I have not used the others but I agree, ArangoDB should meet your needs. If you have worked with RDBMS and SQL before Arango will be a easy transition. AQL is simple yet powerful and deployment can be as small or large as you need. I love the fact that for my local development I can run it as docker container as part of my project and for production I can have multiple machines in a cluster. The project is also under active development and with the latest round of funding I feel comfortable that it will be around a while.

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David López Felguera
Full Stack Developer at NPAW · | 5 upvotes · 19.4K views
Recommends
ArangoDBArangoDB

Hi Jaime. I've worked with Neo4j and ArangoDB for a few years and for me, I prefer to use ArangoDB because its query sintax (AQL) is easier. I've built a network topology with both databases and now ArangoDB is the databases for that network topology. Also, ArangoDB has ArangoML that maybe can help you with your recommendation algorithims.

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Needs advice
on
OrientDBOrientDBNeo4jNeo4j
and
Azure Cosmos DBAzure Cosmos DB

We have an in-house build experiment management system. We produce samples as input to the next step, which then could produce 1 sample(1-1) and many samples (1 - many). There are many steps like this. So far, we are tracking genealogy (limited tracking) in the MySQL database, which is becoming hard to trace back to the original material or sample(I can give more details if required). So, we are considering a Graph database. I am requesting advice from the experts.

  1. Is a graph database the right choice, or can we manage with RDBMS?
  2. If RDBMS, which RDMS, which feature, or which approach could make this manageable or sustainable
  3. If Graph database(Neo4j, OrientDB, Azure Cosmos DB, Amazon Neptune, ArangoDB), which one is good, and what are the best practices?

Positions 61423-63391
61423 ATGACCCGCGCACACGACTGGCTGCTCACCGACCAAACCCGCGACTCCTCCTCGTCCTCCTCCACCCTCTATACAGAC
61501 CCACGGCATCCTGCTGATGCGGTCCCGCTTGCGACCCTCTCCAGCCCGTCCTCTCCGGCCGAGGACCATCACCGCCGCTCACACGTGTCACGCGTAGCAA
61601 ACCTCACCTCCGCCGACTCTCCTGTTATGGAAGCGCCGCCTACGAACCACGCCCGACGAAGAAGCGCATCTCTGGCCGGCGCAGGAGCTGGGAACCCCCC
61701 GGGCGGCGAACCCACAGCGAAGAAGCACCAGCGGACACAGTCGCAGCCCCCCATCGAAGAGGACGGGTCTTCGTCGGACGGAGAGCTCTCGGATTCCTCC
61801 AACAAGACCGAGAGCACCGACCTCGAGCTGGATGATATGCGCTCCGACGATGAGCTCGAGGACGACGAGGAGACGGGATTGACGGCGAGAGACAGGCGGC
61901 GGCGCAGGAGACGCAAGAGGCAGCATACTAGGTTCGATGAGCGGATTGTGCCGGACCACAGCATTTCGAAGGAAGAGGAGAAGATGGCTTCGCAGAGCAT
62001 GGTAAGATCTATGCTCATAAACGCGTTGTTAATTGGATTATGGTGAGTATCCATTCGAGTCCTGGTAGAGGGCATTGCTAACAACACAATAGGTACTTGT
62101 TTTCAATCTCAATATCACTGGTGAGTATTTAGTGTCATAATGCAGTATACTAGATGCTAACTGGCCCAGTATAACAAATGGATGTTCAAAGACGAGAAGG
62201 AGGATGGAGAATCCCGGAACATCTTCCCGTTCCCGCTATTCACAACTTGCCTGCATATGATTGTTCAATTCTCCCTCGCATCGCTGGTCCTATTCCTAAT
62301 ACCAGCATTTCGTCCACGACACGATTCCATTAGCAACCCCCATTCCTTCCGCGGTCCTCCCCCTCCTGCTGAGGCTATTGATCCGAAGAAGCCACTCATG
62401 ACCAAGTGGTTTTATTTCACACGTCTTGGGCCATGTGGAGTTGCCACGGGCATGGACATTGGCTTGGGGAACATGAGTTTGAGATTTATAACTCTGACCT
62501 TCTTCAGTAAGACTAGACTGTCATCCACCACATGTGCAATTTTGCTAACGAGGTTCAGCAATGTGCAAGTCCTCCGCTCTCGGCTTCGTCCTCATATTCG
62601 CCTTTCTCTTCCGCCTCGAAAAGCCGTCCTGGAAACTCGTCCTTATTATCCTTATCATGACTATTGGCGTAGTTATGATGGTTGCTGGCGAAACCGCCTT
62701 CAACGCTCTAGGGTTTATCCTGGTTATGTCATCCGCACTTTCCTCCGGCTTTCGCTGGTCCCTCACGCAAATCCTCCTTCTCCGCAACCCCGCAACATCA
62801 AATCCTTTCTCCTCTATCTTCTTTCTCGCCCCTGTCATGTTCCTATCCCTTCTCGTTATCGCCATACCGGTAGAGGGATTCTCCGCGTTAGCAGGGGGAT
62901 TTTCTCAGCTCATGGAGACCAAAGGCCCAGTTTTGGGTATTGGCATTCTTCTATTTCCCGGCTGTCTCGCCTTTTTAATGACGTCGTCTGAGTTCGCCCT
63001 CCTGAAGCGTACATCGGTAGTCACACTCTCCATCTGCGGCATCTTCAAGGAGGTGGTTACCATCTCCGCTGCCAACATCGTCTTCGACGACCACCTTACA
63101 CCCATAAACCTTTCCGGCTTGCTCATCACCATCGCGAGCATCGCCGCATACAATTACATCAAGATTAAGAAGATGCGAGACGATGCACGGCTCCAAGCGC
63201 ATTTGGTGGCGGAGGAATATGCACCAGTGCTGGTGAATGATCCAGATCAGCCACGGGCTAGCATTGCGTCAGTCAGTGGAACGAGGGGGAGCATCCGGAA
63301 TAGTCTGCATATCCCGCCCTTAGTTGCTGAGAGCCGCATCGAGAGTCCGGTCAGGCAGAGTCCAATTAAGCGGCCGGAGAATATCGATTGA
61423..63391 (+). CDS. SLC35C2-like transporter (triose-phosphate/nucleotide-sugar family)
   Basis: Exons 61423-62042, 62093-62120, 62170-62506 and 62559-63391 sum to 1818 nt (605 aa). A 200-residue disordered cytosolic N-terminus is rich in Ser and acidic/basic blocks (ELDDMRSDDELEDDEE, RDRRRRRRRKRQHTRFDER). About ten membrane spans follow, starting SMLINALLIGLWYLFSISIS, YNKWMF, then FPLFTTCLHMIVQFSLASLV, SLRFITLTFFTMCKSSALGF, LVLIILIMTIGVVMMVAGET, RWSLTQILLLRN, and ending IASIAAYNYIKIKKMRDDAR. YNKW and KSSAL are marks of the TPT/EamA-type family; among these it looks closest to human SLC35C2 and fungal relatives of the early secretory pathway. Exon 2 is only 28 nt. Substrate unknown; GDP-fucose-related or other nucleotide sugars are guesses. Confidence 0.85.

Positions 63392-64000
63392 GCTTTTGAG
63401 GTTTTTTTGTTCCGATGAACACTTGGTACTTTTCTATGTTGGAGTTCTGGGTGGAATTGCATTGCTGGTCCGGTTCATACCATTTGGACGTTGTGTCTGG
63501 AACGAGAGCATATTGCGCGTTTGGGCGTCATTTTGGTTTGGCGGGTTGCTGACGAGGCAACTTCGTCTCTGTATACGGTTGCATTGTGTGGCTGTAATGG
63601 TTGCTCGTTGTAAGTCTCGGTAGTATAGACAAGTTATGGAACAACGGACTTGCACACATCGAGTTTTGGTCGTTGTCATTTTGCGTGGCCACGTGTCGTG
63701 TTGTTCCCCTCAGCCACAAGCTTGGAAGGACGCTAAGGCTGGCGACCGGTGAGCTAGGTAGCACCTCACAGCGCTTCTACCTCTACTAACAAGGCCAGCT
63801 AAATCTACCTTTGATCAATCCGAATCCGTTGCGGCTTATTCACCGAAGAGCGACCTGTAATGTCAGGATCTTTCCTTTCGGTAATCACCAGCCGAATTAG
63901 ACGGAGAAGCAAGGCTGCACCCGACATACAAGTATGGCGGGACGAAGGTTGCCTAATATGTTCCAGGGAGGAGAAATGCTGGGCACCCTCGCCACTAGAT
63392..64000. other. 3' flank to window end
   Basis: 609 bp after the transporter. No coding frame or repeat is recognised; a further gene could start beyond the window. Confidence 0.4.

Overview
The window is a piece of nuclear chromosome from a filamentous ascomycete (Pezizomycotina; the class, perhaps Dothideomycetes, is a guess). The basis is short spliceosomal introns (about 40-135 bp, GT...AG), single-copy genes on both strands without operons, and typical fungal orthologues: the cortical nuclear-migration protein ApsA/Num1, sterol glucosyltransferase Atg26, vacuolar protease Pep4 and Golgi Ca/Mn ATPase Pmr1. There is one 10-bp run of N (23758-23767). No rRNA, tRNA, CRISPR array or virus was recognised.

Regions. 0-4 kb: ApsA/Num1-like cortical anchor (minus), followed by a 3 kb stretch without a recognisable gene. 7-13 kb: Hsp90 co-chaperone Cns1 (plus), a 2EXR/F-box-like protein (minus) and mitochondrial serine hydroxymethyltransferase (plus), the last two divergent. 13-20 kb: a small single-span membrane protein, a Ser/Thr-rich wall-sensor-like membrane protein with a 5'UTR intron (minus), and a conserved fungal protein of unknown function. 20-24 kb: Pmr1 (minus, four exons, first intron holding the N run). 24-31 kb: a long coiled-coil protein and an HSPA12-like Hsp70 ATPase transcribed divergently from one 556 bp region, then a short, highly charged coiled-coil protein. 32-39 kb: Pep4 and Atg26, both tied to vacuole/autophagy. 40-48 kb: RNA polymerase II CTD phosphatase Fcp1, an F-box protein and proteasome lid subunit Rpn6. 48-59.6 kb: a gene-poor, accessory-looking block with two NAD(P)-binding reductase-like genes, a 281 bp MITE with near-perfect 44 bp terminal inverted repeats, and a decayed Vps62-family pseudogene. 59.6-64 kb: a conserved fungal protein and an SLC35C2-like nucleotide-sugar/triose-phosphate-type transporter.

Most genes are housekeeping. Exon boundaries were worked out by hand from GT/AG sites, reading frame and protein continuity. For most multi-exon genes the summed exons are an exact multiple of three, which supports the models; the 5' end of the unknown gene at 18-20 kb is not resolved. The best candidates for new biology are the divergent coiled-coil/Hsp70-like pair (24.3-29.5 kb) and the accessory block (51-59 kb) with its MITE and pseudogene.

I am sorry that this might be a loaded question.

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Replies (1)
Recommends
ArangoDBArangoDB

You have not given much detail about the data generated, the depth of such a graph, and the access patterns (queries). However, it is very easy to track all samples and materials if you traverse this graph using a graph database. Here you can use any of the databases mentioned. OrientDB and ArangoDB are also multi-model databases where you can still query the data in a relational way using joins - you retain full flexibility.

In SQL, you can use Common Table Expressions (CTEs) and use them to write a recursive query that reads all parent nodes of a tree.

I would recommend ArangoDB if your samples also have disparate or nested attributes so that the document model (JSON) fits, and you have many complex graph queries that should be performed as efficiently as possible. If not - stay with an RDBMS.

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Pros of Azure Cosmos DB
Pros of Neo4j
  • 27
    Best-of-breed NoSQL features
  • 21
    High scalability
  • 15
    Globally distributed
  • 14
    Automatic indexing over flexible json data model
  • 10
    Tunable consistency
  • 10
    Always on with 99.99% availability sla